NASCAR Alters Qualifying
By: Dustin Long - @dustinlong on January 22, 2014 | 4:20 P.M. EST
NASCAR's new qualifying procedure will stretch among its top three series, including the Sprint Cup Series. (Photo: Getty Images)
NASCAR will institute knockout qualifying this season for all three of its national series, officials announced Wednesday.
The only races that will not use this format will be the Daytona 500, the two non-points Sprint Cup races and the Camping World Truck race at Eldora Speedway.
NASCAR’s new qualifying procedure is similar to what Formula 1 and IndyCar use. The new format replaces the single-car qualifying that had been used.
Here is how the qualifying format will work at tracks 1.25 miles in length and longer.
- The first session is open to all cars and lasts 25 minutes.
- The fastest 24 cars in the first segment advance. Their times are reset. The second round will last 10 minutes. This will set positions 13-24.
- The fastest 12 cars in the second segment advance to the final round. Times are reset. This determines the top 12 starting spots.
There will be a five-minute break between each rounds.
For tracks less than 1.25 miles in length, the format will be condensed into two segments.
- The first session is open to all cars and last 30 minutes.
- The fastest 12 cars advance to the final round. Times reset. This round determines the top 12 starting spots.
There will be a 10-minute break between the two rounds.
Teams can only make adjustments during the breaks. Teams will be able to adjust only wedge, track bar, tire pressure and tape on the car. Teams also can plug in oil on pit road. A team cannot jack the vehicle or raise the hood.
Teams are not not allowed to make repairs on pit road. If a vehicle is involved in an incident and goes to the garage, it is not allowed to return for qualifying. A car that goes to the garage will be positioned in the starting lineup based on its top lap speed in the last round it completed.
If there is an incident during qualifying, NASCAR will stop the session and resume the allotted time when the track is clear.
Once time ends in a session and a driver is still on their lap, they are allowed to complete it. Teams must follow the same pit entry, pit exit and pit road speed requirements for the event. Cars can make multiple runs in the sessions. If qualifying is canceled, the starting lineup will be set by the rule book.
Robin Pemberton, NASCAR’s vice president of competition, said that teams will be limited to one set of tires for qualifying. Pemberton acknowledges that with only one set of tires for qualifying, the pole speed could be slower than speeds in the first round.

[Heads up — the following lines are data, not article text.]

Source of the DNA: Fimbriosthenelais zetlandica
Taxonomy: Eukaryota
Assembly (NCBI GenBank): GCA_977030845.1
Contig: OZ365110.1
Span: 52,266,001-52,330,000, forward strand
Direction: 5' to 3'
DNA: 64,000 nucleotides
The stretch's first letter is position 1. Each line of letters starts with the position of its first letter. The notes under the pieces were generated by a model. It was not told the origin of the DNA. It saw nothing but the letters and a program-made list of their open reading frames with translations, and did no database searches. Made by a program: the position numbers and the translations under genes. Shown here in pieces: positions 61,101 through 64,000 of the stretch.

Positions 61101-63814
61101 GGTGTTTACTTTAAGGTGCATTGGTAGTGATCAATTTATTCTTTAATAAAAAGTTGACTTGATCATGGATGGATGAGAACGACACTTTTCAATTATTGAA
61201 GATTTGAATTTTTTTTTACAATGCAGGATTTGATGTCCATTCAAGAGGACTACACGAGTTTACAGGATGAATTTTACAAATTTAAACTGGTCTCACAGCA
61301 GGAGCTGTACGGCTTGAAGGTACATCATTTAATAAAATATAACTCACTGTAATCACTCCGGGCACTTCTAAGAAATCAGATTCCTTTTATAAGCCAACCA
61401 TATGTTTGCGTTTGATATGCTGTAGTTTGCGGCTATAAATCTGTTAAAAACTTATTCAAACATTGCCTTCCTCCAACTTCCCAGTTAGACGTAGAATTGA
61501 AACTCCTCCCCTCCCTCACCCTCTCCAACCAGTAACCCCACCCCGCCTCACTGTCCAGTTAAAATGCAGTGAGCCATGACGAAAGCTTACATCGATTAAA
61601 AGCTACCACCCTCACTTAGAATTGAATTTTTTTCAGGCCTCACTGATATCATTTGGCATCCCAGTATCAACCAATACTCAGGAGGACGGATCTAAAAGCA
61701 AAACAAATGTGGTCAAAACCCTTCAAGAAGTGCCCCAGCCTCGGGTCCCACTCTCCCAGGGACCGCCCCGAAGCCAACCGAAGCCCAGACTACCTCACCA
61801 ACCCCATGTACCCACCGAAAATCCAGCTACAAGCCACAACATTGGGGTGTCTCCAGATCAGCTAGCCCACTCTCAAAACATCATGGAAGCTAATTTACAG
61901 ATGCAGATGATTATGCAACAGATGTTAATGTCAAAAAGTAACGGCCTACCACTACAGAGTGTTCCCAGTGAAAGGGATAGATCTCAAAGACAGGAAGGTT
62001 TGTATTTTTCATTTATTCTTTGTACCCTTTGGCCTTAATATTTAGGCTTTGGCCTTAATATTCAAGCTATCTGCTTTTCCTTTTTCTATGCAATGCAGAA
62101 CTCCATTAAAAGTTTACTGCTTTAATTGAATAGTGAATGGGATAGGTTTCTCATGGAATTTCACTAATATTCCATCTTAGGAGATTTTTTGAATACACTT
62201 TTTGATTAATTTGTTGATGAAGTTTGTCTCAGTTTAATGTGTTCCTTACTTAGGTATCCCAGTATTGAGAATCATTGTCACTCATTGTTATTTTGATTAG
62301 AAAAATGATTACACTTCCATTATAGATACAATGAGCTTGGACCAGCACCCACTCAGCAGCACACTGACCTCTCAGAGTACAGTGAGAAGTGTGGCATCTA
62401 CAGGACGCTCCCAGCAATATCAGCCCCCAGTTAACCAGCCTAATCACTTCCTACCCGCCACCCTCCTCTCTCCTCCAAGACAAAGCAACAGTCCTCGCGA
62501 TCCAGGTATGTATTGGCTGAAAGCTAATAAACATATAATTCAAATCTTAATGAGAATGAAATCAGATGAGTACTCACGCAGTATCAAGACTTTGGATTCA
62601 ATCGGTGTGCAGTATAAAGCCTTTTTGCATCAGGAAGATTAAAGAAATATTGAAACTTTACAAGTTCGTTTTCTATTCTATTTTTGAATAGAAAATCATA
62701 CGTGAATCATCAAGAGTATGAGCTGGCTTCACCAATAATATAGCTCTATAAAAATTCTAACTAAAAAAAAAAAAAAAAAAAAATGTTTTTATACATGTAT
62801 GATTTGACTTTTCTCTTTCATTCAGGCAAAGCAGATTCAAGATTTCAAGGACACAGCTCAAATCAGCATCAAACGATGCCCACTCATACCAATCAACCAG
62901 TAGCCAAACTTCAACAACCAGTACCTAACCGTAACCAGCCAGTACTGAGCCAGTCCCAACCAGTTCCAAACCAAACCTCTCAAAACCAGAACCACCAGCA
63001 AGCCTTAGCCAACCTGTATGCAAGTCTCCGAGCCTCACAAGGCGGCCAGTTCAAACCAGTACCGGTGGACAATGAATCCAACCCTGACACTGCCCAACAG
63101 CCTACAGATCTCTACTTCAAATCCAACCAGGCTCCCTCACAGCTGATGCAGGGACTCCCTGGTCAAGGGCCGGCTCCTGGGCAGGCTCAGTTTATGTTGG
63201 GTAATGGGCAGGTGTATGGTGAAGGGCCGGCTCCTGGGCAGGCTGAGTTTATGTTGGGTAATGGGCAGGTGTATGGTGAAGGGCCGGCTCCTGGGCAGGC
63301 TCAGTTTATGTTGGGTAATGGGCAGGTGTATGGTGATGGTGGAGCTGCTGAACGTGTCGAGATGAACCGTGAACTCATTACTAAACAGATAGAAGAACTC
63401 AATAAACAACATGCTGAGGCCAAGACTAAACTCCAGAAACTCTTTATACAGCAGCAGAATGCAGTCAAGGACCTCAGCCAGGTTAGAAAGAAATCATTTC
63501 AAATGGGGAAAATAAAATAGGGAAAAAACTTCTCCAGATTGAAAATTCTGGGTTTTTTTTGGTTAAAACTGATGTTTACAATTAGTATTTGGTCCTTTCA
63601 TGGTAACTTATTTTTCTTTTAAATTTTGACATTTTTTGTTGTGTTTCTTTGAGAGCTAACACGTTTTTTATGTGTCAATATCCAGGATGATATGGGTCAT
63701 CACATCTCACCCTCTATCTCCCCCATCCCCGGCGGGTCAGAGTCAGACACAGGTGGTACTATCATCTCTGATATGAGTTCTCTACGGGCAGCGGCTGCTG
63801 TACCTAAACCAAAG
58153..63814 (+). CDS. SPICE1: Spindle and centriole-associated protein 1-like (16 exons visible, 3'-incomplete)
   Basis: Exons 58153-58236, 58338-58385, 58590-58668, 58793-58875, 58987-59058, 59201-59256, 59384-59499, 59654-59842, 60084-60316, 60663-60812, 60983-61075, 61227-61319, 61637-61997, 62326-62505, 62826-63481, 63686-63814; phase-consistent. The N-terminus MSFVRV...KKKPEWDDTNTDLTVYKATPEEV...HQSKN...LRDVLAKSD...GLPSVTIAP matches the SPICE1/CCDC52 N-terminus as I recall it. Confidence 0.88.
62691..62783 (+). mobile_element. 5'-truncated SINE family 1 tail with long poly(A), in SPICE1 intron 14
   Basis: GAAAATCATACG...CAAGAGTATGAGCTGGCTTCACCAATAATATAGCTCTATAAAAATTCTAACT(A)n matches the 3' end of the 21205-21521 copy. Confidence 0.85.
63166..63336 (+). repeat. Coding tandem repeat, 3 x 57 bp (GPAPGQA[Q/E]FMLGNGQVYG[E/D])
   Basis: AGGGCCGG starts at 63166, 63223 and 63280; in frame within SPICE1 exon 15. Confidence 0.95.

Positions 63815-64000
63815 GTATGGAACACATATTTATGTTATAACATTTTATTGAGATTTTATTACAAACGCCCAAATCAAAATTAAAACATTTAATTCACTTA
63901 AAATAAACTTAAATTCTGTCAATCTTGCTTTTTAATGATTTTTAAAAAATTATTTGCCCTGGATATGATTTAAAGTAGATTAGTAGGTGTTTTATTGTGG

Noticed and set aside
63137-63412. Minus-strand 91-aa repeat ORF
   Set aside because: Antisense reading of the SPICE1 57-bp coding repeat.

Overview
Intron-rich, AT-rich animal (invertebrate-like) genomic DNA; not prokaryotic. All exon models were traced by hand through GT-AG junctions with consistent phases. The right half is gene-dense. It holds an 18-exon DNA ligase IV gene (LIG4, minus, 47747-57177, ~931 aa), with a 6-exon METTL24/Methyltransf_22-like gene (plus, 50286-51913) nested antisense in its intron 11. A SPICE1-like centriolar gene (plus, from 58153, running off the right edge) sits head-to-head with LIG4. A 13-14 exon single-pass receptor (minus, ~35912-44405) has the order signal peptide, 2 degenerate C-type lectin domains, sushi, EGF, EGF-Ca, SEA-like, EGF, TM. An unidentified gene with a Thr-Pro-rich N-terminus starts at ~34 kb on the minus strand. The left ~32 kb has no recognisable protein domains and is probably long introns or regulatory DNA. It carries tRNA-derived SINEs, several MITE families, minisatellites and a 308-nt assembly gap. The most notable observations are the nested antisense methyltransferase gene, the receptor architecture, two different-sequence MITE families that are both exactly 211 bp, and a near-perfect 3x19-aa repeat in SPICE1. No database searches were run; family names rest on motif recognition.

Pemberton also said that teams could draft in qualifying sessions at tracks such as Daytona International Speedway and Talladega Superspeedway.
He said that no points will be given to the pole-winner - as has been the case. The pole-winner, though, will continue to get first pick of pit stalls for the race. Provisionals will remain and be the same as this past season.
Jeff Burton, speaking Tuesday night on Motor Racing Network’s “NASCAR Live’’ said that series officials needed to make changes to qualifying.
“It is boring,’’ Burton said. “I don’t care what anybody says. How many people come and watch it anymore? I like the idea of knockout qualifying where the slowest 12 cars don’t advance to the next round and then we do it again. I think that’s a great idea. It’s made F1 qualifying way more fun to watch.’’
Clint Bowyer said he likes the changes.
“Heck, I’m all for anything that makes it fun not only the fans but the drivers and teams too,’’ he said. “This is really going shake things up on Fridays – in a good way.’’
Clay Campbell, president of Martinsville Speedway applauds the changes.
“I think the direction NASCAR has taken on a new qualifying format is exactly what we need and I applaud them for taking this step. These two qualifying sessions will be pressure-packed for the teams and drivers which will make it very exciting for the fans to watch.’’
Pemberton said series officials considered qualifying races and other ideas before settling on this format.
“We felt like this format was going to service us the best right now,’’ he said. “We looked at a lot of different things. It kept pointing to this.’’